From experience we know that certain types of records are more accurate and have less bias than others. For instance, birth certificates (original, primary) almost never have incorrect birth dates. Baptism records (original, secondary), even those recorded within just a few months of birth, may contain incorrect birth dates caused by memory lapses of the mother, as astounding as that seems. Death certificates and tombstones (original, secondary), which usually occur many years after birth and the informant is generally not the mother, often contain incorrect birth dates. Census records (original, primary) are notorious for having inaccurate ages due to the fact that the informant was more than likely a spouse of the head of household, and who, especially early on, had little formal education resulting in subtraction errors or simply guesswork. Had the census authorities required birth years instead of ages, they would probably be much more accurate. Census records, however, are very accurate for documenting parental relationships, so there you go.

Categorizing sources can be very tricky and is sometimes more art than it is science. Gigatrees therefore allows you to not only categorize your sources, but to also override the reliability assessments derived from those categories for individual claims when necessary.

For many sources, multiple source categories might apply. When determining the appropriate source category to use, you should choose the least authoritative category that applies to the claims being extracted from it. For instance, if you have a source that includes scans of original documents, along with some memoirs and derivatives, but you are only using the images of the original documents from that source, they you can rightfully choose original as your source category. If however you include claims from the other areas of the source, then you should choose a different source category. A serious genealogist might, in this case, split their single source up into several source entries, each with their own category.

To add source categories to existing sources, use the AppendRecords and the _QUAL GEDCOM extension.

<AppendRecord> <RecordId> S1 </RecordId> <Tag> _QUAL </Tag> <Value> primary </Value> </AppendRecord>
<AppendRecord> <RecordId> S2 </RecordId> <Tag> _QUAL </Tag> <Value> memoir </Value> </AppendRecord>
<AppendRecord> <RecordId> S3 </RecordId> <Tag> _QUAL </Tag> <Value> secondary </Value> </AppendRecord>
<AppendRecord> <RecordId> S3 </RecordId> <Tag> _QUAL </Tag> <Value> derivative </Value> </AppendRecord>

Additionally, Gigatrees supports the RootsMagic method for adding source categories as part of a source reference. RootsMagic only supports source categories that align with those defined as part of the Genealogy Proof Standard (GPS), and then uses only the capitalized first letter of the category. For instance, in the following example, "O" is an abbreviation for original and "P" is an abbreviation for primary. Gigatrees will use the first reference it finds for a source to define the source's category.

0 @I1@ INDI
2 DATE 7 FEB 2014
2 SOUR @S1@
Defining Evidence Models

When using a source as evidence for a claim, it is useful to distinguish whether the source is direct (making a direct claim) or is indirect (indirectly supporting a conclusion). By default, source references indicating direct evidence are displayed in green with "Direct evidence for claim" shown in its tooltip. References indicating indirect evidence are displayed in purple and show "Indirect evidence supports this conclusion" in its tooltip.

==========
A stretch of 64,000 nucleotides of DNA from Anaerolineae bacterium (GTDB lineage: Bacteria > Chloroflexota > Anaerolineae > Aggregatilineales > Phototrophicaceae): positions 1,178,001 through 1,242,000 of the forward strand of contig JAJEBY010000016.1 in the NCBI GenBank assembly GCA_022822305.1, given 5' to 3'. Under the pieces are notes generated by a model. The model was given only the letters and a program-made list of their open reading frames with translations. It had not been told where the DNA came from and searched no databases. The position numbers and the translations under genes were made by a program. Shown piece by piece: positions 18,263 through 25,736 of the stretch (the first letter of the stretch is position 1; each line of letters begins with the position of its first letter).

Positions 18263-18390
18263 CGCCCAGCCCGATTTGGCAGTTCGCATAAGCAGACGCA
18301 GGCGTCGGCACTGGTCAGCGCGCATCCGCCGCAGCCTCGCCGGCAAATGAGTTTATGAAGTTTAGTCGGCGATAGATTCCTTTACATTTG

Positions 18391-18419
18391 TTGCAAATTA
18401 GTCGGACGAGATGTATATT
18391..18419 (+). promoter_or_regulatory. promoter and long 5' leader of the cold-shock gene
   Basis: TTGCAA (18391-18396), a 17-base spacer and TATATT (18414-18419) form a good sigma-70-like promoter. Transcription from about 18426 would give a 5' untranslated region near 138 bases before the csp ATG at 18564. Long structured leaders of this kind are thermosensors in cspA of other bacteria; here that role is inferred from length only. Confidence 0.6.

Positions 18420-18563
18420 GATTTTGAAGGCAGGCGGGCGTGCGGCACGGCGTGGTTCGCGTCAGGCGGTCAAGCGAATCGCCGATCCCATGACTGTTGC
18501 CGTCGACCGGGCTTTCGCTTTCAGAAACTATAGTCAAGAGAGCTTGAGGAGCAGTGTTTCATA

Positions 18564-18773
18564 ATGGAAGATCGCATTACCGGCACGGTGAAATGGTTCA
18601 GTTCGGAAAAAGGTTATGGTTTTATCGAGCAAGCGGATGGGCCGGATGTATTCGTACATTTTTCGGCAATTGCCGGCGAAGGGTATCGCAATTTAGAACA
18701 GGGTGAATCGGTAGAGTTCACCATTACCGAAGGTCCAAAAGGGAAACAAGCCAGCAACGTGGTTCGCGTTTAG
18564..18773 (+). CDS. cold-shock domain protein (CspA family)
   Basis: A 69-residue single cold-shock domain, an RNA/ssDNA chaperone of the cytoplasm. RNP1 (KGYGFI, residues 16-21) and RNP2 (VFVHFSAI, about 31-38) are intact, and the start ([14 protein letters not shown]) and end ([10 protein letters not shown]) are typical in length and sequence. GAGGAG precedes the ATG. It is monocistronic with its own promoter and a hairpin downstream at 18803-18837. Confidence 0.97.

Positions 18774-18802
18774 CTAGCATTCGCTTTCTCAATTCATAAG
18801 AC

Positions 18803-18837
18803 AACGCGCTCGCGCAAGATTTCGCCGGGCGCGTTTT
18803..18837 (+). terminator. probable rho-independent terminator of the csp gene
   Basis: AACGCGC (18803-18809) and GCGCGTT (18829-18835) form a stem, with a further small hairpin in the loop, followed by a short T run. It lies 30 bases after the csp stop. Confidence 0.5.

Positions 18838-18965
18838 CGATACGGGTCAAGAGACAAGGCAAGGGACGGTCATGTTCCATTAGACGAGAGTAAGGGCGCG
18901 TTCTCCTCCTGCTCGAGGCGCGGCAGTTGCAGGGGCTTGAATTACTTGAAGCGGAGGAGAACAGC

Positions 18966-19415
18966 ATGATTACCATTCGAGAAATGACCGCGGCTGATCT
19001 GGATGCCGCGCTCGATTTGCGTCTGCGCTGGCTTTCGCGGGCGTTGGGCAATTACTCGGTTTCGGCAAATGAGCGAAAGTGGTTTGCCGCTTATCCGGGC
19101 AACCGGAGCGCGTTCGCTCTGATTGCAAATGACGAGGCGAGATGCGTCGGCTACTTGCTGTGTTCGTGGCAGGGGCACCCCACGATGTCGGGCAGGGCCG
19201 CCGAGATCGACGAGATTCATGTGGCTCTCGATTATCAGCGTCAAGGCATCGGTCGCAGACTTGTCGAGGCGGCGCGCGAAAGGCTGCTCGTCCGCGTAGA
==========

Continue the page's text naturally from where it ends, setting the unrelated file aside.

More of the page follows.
Gigatrees supports the RootsMagic GEDCOM extensions for defining evidence models where the SOUR@._QUAL._EVID subfield can be set to D to indicate direct evidence, or to I to indicate indirect evidence. For example, a source that makes a direct claim would be

0 @I1@ INDI
2 DATE 7 FEB 2014
3 SOUR @S1@
Documenting Parental Relationships

By far, the most important claims in genealogy, and the ones needing the most documentation, are the biological links between children and their parents. Gigatrees uses parental association records and their source references to determine the reliability status for biological links. Unfortunately, the GEDCOM standard does not provide a good method for handling these claims. The only supported record types they provide are the Pedigree Linkage Type (PEDI), which provides built in predefined relationship fields, but does not allow you to link a source to the record, and the ASSO record, which does allow for referencing sources, but does not have built in predefined relationship types such as "mother" or "father". Several vendors support other relationship records such as the FamilyTreeMaker tags _FREL and _MREL, but like the Pedigree Linkage Type record, these do not allow for source references.

Gigatrees supports parental associations using all these methods. The Pedigree Linkage Type must be set to birth for it to be treated as a biological relationship of both parents.

0 @I1@ INDI
1 FAMC @F1@
2 PEDI birth

The _FREL and _MREL tags must have values of Natural or Biological.

0 @I1@ INDI
1 FAMC @F1@
2 _FREL Natural
2 _MREL Natural

The ASSO record should set its RELA field to "Father", "Mother" or "Parent". It can also be set to the translatable strings, "Associated Father" or "Associated Mother".

0 @I1@ INDI
1 ASSO @I2@
2 RELA Father
2 SOUR @S1@
1 ASSO @I3@
2 RELA Mother
2 SOUR @S1@

Gigatrees also supports leaving the RELA field blank, or leaving it off altogether, which in either case will assume a parental association. Any other text in the RELA field will indicate a non-parental association.